Five Russians who will be missed during ban
Russia was suspended on Friday by track and field's world governing body, the International Association of Athletics Federations (IAAF), four days after a World Anti-Doping Agency report alleged a vast, state-sponsored operation of performance-enhancing drug use.
If that suspension is not lifted or overturned at a full disciplinary hearing, Russian athletes face being unable to compete at the Olympics in August and the World Indoor Championships in Portland in March.
Here is a look at five leading Russian athletes who would be notably absent.
The face of Russian track and field, Isinbayeva is the world record holder in the pole vault.
In full training again after a lengthy break to have her daughter, Eva, Isinbayeva is now in danger of missing what would be her fifth Olympics and a chance at a third gold medal.
Her coach, Evgeny Trofimov, told The Associated Press on Wednesday that she is in the form of her life and could break her own world record next year.
Ahead of the IAAF vote to suspend Russia, she issued a plea to be allowed to compete, saying the Russian team was in a "very sad" state, but that it was not fair to punish athletes who had not been individually found guilty of doping.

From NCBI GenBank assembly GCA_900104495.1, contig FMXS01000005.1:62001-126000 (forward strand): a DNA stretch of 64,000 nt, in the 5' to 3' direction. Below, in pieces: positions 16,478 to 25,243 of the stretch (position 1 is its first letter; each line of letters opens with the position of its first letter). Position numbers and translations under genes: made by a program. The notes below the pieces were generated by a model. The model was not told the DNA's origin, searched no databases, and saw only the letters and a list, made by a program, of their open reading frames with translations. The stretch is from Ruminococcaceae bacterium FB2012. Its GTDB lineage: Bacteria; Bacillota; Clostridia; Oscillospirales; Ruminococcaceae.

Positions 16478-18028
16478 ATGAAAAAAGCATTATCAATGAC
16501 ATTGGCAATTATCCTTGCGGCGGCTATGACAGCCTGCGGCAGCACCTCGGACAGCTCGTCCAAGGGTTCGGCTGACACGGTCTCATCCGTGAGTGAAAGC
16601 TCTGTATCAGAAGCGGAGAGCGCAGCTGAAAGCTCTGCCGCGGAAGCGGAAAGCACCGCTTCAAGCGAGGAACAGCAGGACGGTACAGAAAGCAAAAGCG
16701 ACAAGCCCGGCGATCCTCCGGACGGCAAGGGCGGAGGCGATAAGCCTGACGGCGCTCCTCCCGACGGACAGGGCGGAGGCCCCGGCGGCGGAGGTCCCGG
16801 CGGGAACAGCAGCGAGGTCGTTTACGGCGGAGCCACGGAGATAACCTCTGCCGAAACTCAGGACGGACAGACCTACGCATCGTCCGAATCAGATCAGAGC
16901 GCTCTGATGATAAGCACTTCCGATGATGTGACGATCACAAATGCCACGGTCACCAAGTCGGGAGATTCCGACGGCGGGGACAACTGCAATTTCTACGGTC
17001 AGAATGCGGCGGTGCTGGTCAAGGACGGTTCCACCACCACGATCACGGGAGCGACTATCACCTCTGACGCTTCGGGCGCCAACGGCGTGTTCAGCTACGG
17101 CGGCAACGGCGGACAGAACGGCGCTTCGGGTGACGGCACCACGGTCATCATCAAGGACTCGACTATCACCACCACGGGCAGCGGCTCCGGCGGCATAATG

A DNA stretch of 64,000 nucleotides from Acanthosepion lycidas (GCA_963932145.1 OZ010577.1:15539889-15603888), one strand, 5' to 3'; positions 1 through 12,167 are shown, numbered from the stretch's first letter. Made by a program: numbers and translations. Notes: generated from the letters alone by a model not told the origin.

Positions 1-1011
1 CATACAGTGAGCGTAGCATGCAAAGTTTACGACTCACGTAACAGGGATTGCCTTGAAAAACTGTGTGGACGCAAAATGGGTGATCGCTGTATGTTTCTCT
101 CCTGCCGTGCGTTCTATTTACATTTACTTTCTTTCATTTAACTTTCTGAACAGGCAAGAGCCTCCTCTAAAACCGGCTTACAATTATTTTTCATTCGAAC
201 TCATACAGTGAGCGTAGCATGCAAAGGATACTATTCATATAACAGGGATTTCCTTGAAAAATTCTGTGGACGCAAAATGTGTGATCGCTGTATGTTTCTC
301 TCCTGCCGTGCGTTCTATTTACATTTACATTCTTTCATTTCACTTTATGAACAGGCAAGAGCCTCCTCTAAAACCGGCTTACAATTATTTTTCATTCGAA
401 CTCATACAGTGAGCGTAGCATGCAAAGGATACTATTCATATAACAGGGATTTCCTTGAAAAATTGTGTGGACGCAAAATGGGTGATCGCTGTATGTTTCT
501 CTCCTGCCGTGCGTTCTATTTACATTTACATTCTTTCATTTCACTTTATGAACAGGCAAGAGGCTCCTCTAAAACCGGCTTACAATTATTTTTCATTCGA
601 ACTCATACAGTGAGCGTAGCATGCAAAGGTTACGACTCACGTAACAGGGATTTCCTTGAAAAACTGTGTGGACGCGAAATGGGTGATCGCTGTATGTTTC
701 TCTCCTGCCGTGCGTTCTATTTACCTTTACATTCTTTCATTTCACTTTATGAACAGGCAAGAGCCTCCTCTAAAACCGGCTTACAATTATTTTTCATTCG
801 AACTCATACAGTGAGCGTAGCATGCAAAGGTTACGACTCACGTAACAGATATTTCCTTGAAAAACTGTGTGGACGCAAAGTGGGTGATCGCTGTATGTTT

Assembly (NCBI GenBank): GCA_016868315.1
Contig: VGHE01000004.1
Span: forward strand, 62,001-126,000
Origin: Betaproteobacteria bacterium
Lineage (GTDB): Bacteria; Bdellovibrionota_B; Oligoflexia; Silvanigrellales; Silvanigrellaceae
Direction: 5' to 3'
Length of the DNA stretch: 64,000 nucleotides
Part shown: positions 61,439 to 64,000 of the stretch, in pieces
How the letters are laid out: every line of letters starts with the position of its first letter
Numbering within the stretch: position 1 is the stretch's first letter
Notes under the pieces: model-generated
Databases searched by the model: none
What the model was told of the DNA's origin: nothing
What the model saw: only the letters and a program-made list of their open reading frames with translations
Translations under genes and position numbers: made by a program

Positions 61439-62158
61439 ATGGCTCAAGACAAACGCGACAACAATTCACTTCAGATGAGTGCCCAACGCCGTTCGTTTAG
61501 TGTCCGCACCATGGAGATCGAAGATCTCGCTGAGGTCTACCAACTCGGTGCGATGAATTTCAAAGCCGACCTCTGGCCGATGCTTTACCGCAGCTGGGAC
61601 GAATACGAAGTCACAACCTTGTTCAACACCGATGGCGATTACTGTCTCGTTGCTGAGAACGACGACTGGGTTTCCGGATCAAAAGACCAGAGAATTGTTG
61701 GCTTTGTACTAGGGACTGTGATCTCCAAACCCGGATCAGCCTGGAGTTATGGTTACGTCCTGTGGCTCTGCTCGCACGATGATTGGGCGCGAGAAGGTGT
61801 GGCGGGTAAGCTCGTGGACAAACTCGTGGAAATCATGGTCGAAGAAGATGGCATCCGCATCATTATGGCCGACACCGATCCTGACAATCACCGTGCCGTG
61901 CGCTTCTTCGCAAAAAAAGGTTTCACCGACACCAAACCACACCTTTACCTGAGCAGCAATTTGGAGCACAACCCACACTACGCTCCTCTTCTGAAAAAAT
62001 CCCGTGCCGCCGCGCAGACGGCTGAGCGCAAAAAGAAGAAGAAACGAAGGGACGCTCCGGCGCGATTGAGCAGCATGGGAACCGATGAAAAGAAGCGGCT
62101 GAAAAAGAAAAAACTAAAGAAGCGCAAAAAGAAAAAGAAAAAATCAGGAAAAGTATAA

Russia dominates the women's high jump, with their athletes winning gold at the last three World Championships.
Even though she was forced to settle for World Championship bronze in Beijing in August as her teammate, Maria Kuchin, won the title, Chicherova remains Russia's best-known high jumper.
The winner of Olympic gold in 2012 and, the World Championship title the year before, Chicherova's personal-best jump of 2.07 metres places her joint-third on the all-time list.
While Russia traditionally is strongest in the field events and endurance races, Shubenkov bucks the trend with his explosive performances in the 110-metre hurdles.
At the World Championships in Beijing in August, the 25-year-old Shubenkov brought home his country's only gold medal in a men's event.
Menkov's finest hour came in front of his home crowd at the 2013 World Championships in Moscow, when he blew away the competition in the long jump final with three huge efforts that were each further than any of his rivals could match.
Now 24, Menkov is still chasing a first major championship medal since that day in Moscow. If he can find that form, he is sure to be a medal contender - his winning jump of 8.56 in 2013 would have been enough for gold at the last two Olympics.
Of Nigerian and Russian ancestry, Adams was a junior prodigy in the triple jump but took time to blossom in senior athletics before winning World Indoor Championship gold last year at the age of 26.